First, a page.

Netherlands boss Ronald Koeman was once hated in England for his actions in a 1994 World Cup qualifier
Netherlands boss Ronald Koeman was once hated in England for his actions in a 1994 World Cup qualifier

Koeman’s chequered history

It might be hard to imagine given his mild-mannered nature and the fact that his run as Everton boss wasn’t all that noteworthy, but in the early 1990s, current Netherlands boss Ronald Koeman was Public Enemy #1 on English soil thanks to his actions in a pivotal 1994 World Cup qualifier between the two sides.

Under a lot of pressure due to some poor results in their qualifying campaign, Graham Taylor’s Three Lions side travelled to Rotterdam needing to come away with a strong result in order to keep their World Cup hopes alive. And after a goalless first half, it looked like England might just pull it off, as David Platt raced through on goal – only to be hauled down by the Dutch left-back, Koeman.

The referee only gave a free-kick to England despite the foul seemingly taking place inside the penalty box, and despite the laws of the game stating that a red card should’ve been shown, Koeman escaped with a yellow instead – and then minutes later scored a free-kick of his own at the other end of the pitch to put the Netherlands in the lead.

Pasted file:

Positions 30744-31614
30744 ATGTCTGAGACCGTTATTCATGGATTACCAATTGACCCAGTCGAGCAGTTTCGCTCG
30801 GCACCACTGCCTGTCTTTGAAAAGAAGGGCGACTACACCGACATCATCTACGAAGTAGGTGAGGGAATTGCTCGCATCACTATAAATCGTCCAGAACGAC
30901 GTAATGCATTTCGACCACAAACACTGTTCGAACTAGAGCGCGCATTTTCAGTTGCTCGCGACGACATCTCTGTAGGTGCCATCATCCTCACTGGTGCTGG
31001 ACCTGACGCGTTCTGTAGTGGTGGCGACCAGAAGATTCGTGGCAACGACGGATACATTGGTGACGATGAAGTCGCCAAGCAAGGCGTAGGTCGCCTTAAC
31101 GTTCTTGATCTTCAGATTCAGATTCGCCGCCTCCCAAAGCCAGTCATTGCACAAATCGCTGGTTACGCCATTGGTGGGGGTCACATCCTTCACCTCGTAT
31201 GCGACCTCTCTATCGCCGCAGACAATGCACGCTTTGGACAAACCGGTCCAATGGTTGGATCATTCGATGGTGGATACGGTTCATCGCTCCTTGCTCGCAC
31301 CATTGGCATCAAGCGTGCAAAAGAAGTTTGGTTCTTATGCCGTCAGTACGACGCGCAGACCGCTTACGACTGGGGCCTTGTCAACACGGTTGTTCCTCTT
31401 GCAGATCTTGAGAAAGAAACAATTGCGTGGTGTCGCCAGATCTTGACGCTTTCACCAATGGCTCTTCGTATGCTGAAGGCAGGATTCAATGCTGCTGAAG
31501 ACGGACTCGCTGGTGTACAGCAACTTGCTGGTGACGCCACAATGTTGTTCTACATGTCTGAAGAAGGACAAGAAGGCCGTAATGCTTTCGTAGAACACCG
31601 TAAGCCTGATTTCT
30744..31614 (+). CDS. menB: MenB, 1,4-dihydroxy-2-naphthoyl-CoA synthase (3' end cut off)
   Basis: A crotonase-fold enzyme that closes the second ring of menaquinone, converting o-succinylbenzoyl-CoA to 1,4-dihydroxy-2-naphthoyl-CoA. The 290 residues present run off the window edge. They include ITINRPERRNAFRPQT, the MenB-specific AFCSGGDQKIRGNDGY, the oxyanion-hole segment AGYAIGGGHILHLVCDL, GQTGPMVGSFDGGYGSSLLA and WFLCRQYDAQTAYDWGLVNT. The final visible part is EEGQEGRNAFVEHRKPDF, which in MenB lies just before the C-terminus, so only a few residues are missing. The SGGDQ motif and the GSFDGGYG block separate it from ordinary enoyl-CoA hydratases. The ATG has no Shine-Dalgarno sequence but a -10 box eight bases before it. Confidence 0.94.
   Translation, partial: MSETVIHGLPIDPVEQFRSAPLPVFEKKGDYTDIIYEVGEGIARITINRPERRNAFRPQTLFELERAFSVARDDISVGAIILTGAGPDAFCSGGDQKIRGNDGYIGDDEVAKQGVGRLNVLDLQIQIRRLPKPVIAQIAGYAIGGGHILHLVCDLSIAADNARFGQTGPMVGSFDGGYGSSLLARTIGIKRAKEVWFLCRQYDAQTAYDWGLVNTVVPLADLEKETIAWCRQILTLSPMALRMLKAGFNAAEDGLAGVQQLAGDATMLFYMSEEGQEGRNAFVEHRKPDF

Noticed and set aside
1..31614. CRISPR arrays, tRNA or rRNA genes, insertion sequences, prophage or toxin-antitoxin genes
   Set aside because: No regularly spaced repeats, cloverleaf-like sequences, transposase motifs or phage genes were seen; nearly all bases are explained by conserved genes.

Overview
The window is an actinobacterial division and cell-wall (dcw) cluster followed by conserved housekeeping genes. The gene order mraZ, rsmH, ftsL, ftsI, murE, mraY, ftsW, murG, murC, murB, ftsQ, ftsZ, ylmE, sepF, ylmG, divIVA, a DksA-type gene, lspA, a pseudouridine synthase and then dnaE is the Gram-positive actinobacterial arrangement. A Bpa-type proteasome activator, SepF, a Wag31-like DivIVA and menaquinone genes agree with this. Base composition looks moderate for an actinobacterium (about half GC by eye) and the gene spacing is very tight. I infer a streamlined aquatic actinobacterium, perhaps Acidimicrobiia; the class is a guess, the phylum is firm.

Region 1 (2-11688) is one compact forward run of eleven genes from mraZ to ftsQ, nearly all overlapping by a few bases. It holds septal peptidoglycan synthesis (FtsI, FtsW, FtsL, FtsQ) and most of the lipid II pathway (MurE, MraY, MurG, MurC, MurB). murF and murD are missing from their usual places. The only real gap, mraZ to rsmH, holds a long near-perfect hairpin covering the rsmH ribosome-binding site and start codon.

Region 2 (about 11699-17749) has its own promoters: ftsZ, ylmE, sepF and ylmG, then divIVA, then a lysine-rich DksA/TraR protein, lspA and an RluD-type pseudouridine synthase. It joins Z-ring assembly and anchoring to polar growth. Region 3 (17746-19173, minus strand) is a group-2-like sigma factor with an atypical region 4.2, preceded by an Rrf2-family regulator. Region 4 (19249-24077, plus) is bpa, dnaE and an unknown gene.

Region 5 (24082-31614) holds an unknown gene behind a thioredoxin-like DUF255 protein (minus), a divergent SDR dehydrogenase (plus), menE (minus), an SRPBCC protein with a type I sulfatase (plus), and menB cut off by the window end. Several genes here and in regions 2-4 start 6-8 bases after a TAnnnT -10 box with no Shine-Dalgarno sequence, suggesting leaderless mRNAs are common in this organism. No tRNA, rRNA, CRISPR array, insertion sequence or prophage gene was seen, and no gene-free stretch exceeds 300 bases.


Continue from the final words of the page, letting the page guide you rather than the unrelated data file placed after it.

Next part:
England were unable to come back and a Dennis Bergkamp goal then sealed their fate and essentially prevented their qualification, costing Taylor his job in the process. Despite the incident taking place over two decades ago, expect some kind of focus on it from the English media come Thursday!

Champions League hangover?

Liverpool's Virgil Van Dijk and Tottenham's Harry Kane played the Champions League final on Saturday - and could start Thursday's game too
Liverpool's Virgil Van Dijk and Tottenham's Harry Kane played the Champions League final on Saturday - and could start Thursday's game too